Preventing oleander exposure is the most successful control strategy. It is important to educate horse owners about poisonous plants, especially how to recognize oleander and how to safely remove it from pasture and hay. Owners should know about resources for determining which toxic plants are found in their region and where to submit plant samples for identification.


Ionophores constitute a heterogeneous group of antimicrobials that enhance ion permeability across cell membranes. Ionophores, such as monensin, salinomycin, narasin, lasalocid, maduramicin, and laidlomycin, are used extensively in ruminants and poultry as coccidiostats and growth promoters. Exposure or consumption of ionophores in nontarget species (including humans, horses, dogs, and cats) or excessive exposure in target species can result in poisoning. Most reports of ionophore poisonings in horses are a result of exposure to salinomycin, monensin, and lasalocid, with reported LD50 values in horses of 0.6, 2 to 3, and 15 to 21.5 mg/kg, respectively, illustrating that horses are uniquely sensitive to ionophore toxicosis. Monensin and salinomycin are monovalent ionophores with higher affinities for Na+ than K+, whereas lasalocid is a divalent ionophore that binds to Ca2+ and Mg2+. After ionophores bind to their respective cations, transmembrane ion gradients and electrical potentials required for normal cell function are disrupted. Mechanisms leading to cell death include adenosine triphosphate depletion, increased Ca2+ influx, and mitochondrial damage and decreased cellular energy production. Excitable cells in nervous, cardiac, and musculoskeletal tissues are particularly sensitive to the toxic effects of ionophores.

Clinical Signs

The clinical manifestation of ionophore toxicosis in horses depends on the dose ingested. In extremely large exposures, horses can die within minutes. Typically, poisoned horses develop clinical signs within 12 hours of exposure, manifesting as inappetence, lethargy, profuse sweating (specifically with monensin), colic, restlessness, paresis, recumbency, respiratory distress, and myoglobinuria. Atrial fibrillation, atrial and ventricular extrasystoles, and intraventricular block have been reported, and horses surviving acute ionophore toxicosis are at risk for developing cardiac abnormalities. Chronic heart failure and neurologic impairment are possible long-term consequences of ionophore intoxication, developing several weeks to months after exposure.


Common serum chemistry findings include high CK, aspartate aminotransferase, and alkaline phosphatase values. Increased plasma cardiac troponin I concentrations can be detected with myocardial damage, and values may be high in surviving horses for months after exposure. Electrolyte abnormalities include hypokalemia, hypocal­cemia, and hypomagnesemia. Myoglobinuria has been detected in ionophore-poisoned horses, pigs, and humans. Cardiac examination may reveal ventricular dysrhythmias, pericardial fluid, altered contractility, and premature depolarizations. Horses dying from ionophore poisoning may have epicardial hemorrhages, myocardial degeneration, and degeneration of skeletal muscles; however, lesions may be absent or minimal in peracute cases.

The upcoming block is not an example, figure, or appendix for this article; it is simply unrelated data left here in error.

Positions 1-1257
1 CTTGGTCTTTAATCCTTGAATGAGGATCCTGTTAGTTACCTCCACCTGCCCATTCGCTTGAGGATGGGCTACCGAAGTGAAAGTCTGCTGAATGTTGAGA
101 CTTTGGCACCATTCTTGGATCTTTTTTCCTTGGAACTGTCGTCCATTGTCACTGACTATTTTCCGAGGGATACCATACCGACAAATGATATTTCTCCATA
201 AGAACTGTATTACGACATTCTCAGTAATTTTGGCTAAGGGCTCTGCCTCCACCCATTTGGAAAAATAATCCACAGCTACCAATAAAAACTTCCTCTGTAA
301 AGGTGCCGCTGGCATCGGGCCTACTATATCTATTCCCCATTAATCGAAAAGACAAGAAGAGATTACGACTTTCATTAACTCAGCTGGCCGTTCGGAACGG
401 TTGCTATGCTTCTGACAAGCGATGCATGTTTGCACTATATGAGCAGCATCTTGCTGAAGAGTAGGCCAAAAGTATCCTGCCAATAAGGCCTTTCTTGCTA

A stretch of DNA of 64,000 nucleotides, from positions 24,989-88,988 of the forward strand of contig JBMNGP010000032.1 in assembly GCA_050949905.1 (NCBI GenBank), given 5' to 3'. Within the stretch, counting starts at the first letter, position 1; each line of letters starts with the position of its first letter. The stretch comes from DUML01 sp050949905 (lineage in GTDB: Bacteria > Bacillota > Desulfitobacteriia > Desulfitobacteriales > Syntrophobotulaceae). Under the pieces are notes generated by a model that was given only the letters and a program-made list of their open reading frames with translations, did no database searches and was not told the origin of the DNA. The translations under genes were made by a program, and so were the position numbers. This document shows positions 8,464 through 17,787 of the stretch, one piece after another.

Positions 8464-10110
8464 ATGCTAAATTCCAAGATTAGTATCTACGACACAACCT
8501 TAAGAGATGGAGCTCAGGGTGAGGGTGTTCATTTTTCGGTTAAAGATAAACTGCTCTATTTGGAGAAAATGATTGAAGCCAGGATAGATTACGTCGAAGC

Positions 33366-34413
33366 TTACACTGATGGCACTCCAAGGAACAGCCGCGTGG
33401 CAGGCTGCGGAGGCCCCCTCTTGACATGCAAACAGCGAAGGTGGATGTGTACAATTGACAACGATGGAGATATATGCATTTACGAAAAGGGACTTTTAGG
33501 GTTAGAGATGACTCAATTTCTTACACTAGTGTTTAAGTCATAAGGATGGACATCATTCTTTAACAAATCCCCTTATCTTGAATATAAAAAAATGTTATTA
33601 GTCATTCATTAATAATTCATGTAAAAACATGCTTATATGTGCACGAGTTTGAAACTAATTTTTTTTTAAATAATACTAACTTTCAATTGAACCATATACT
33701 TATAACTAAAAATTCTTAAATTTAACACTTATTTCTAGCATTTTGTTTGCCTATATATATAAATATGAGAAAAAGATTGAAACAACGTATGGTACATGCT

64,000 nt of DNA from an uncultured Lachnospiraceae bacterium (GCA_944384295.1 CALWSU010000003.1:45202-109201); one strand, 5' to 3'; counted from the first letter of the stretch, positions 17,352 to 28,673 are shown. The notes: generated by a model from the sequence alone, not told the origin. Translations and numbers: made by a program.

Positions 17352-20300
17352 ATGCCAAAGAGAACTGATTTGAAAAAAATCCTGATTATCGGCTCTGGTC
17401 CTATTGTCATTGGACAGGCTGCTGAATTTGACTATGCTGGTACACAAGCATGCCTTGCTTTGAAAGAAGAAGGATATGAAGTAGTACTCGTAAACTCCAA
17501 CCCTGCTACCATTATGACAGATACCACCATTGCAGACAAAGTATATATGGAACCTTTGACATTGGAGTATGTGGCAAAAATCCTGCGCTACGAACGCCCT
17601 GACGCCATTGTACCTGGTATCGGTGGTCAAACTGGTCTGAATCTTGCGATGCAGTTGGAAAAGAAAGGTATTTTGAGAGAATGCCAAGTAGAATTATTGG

Testing for ionophores is necessary to confirm a diagnosis. In live horses, serum or stomach contents can be analyzed for ionophores. Serum is positive for monensin at least 48 hours after exposure in horses. In deceased animals, stomach contents and liver and heart tissue can be analyzed for ionophores. Feed analysis is critical to identifying the source and concentration of the ionophore.


There is no antidote or specific treatment for ionophore poisoning. If exposure is suspected, early decontamination and vigorous supportive care are critical. Administration of activated charcoal (1 to 2 g/kg) may reduce the quantity of ionophore absorbed from the gastrointestinal tract following recent exposure. Removal of the suspect feed or source of ionophore is important. Fluid therapy may help correct electrolyte abnormalities. Administration of vitamin E (1500 to 2000 IU, PO, every 24 hours) and selenium (e.g., sodium selenite, 5.5 mg/450 kg, IM), which stabilize cell membranes and prevent lipid peroxidation, is recommended. Cardiac abnormalities must be treated as indicated. Long-term clinical signs (cardiomyopathy and neurologic impairments) must be evaluated in survivors. Some horses return to their previous activity level.

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Jul 8, 2016 | Posted by in EQUINE MEDICINE | Comments Off on Common Toxins in Equine Practice